The public’s most trusted sources of information about the Affordable Care Act – Obamacare, as many Americans know it – aren’t necessarily the ones they’re most likely to be hearing from.
This from the most recent Kaiser Health Tracking Poll, which also tells us that lots of Americans – 44 percent of those surveyed – are confused about the health care law, with 31 percent unsure whether it is the law, 8 percent thinking that it has been repealed and another 5 percent thinking that it was overturned by the Supreme Court.
So who could help the public cut through the fog?
Americans, the Kaiser survey finds, say they place the most trust in information from their doctor or nurse (44 percent), pharmacist (30 percent), and federal and state health agencies (34 percent and 33 percent, respectively).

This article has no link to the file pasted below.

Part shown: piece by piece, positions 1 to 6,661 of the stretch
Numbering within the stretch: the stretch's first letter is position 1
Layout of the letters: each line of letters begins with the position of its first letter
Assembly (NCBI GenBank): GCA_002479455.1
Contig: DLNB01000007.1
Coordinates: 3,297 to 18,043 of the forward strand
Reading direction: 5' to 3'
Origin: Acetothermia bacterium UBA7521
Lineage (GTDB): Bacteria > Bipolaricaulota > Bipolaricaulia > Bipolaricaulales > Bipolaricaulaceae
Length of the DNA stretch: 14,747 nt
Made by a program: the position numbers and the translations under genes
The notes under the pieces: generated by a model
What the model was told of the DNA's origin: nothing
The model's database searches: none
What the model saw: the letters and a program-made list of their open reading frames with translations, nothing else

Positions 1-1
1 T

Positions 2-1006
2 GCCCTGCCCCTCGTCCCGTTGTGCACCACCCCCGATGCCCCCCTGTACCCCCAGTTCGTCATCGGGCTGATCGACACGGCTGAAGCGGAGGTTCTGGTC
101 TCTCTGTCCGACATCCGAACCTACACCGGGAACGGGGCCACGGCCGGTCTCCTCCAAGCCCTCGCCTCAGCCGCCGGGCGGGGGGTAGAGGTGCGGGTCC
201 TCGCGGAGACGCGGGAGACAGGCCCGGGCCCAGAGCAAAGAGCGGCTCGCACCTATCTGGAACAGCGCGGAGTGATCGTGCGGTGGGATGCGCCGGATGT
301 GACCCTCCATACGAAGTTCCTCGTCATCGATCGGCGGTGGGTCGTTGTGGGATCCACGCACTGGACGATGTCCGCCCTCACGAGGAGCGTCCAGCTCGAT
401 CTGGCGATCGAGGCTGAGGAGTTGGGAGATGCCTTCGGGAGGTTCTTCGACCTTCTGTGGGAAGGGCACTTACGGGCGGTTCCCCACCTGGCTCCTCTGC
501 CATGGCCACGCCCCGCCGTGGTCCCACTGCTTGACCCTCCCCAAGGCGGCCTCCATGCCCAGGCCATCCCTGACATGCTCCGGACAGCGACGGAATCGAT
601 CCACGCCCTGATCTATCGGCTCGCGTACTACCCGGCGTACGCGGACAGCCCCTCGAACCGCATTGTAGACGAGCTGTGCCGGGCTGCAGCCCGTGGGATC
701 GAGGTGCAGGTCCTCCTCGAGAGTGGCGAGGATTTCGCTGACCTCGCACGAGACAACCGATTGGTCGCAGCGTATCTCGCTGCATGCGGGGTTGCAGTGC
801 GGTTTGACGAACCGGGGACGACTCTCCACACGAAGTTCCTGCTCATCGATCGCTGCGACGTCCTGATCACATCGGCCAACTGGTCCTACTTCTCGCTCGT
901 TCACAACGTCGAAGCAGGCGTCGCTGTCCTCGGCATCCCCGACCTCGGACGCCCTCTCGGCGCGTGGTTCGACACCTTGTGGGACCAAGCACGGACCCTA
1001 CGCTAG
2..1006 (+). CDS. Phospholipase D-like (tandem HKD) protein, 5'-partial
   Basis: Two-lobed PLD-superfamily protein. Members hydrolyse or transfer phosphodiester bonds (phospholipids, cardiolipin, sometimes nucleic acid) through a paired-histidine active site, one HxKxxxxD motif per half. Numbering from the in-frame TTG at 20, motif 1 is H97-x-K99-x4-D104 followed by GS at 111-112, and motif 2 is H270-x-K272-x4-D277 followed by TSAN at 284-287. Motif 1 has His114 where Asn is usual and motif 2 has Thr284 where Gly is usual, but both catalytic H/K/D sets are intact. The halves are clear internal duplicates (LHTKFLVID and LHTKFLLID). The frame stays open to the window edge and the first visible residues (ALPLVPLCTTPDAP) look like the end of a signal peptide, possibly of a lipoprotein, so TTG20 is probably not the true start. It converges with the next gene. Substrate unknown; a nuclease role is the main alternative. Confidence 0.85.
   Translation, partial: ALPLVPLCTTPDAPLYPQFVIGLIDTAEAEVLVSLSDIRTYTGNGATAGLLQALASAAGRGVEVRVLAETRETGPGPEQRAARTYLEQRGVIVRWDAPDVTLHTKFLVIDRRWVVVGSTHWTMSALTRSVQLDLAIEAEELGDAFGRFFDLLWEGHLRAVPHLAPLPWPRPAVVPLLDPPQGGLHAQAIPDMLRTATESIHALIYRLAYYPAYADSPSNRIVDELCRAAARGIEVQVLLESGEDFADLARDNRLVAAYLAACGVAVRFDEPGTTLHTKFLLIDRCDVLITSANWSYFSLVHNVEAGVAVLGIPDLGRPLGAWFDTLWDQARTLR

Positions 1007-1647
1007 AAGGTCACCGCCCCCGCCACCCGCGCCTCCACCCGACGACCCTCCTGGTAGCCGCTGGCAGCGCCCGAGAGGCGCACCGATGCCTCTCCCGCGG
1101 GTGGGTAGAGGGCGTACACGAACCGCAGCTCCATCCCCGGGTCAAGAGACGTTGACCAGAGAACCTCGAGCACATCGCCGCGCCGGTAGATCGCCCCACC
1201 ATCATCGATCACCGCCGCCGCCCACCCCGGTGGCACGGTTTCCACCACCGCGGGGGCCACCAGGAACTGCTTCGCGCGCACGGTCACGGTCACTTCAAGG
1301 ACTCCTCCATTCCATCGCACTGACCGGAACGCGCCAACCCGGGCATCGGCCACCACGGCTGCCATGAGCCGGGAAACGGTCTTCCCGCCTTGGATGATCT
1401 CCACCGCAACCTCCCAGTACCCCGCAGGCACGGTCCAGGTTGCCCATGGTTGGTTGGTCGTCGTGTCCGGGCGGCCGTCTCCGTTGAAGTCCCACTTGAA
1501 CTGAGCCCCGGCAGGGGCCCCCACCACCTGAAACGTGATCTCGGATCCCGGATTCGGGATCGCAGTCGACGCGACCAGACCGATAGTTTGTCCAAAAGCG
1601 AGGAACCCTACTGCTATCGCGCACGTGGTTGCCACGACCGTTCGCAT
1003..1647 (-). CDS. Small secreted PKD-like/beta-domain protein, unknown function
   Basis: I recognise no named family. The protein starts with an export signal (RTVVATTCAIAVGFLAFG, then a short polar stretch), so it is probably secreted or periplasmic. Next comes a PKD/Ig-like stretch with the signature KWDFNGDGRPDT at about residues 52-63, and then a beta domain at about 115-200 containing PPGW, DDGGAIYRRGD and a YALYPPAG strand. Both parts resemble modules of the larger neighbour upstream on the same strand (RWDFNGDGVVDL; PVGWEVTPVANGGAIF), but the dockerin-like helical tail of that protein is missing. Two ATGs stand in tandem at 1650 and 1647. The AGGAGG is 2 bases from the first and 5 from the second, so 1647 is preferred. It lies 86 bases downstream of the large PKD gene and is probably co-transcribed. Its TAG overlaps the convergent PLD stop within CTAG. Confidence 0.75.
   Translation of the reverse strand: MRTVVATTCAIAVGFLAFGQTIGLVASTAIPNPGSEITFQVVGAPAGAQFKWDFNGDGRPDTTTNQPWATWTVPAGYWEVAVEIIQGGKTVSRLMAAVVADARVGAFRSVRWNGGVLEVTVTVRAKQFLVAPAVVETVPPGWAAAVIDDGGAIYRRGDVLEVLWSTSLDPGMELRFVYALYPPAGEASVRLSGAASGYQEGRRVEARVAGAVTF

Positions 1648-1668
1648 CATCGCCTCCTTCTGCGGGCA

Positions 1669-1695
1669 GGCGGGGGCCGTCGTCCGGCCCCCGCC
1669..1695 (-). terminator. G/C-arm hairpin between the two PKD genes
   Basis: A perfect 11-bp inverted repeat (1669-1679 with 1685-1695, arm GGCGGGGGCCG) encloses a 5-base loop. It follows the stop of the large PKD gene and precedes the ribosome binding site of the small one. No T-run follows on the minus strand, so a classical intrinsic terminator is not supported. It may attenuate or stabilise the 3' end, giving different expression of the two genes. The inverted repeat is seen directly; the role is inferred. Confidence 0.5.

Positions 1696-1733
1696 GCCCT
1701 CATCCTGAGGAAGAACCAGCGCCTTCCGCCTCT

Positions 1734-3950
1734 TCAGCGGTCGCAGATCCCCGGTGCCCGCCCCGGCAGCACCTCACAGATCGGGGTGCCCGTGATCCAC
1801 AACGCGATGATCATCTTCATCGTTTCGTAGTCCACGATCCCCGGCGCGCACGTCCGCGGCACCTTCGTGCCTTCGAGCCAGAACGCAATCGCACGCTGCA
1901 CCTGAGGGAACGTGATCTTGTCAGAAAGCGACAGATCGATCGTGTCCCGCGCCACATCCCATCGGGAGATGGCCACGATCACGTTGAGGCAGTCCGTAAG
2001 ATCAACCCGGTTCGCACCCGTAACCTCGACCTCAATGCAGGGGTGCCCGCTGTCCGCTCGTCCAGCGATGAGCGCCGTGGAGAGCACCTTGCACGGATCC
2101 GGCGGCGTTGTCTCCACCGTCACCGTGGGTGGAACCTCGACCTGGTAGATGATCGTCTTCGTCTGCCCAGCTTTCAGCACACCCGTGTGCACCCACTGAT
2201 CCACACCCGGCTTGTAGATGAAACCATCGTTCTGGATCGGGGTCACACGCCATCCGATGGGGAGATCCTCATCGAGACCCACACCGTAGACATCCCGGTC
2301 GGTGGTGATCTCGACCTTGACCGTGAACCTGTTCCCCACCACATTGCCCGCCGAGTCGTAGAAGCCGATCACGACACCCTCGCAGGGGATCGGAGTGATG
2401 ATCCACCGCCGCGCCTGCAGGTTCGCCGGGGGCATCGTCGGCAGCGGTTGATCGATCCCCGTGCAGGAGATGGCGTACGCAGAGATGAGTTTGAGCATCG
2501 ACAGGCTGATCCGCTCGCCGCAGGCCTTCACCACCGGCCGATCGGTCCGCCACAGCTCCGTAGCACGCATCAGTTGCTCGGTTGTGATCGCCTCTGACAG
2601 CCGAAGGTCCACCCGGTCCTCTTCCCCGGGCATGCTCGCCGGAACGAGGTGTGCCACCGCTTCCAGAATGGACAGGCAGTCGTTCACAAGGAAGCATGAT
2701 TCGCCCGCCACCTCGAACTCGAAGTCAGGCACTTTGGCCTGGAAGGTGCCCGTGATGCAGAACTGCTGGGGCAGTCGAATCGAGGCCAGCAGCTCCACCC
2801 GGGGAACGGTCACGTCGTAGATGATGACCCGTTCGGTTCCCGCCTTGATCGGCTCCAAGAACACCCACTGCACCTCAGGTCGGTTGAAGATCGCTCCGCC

But that’s not where they’re actually getting their information about the ACA. Their most common sources of information, it turns out, are the news media (81 percent) and friends and family (49 percent), though few put a lot of trust in either of these (8 percent for the news media and 18 percent for friends and family).
With the Oct. 1 opening of the ACA’s health insurance marketplaces just a little more than a month away, many Americans are looking for information. More than a third of those surveyed by Kaiser (36 percent) said that they’ve actively tried to get more information about the law, from such sources as the Internet (55 percent), the news media (23 percent), a health insurance company (8 percent), a government website (7 percent), a health care professional (6 percent), or another government source (6 percent).
If you’ve got questions about how the health care law affects you and your family, check out AARP’s Health Law Answers Tool.
Also of Interest
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- Will You Get an Insurance Subsidy Under the New Health Law? How Much?
- Join AARP: Savings, resources and news for your well-being
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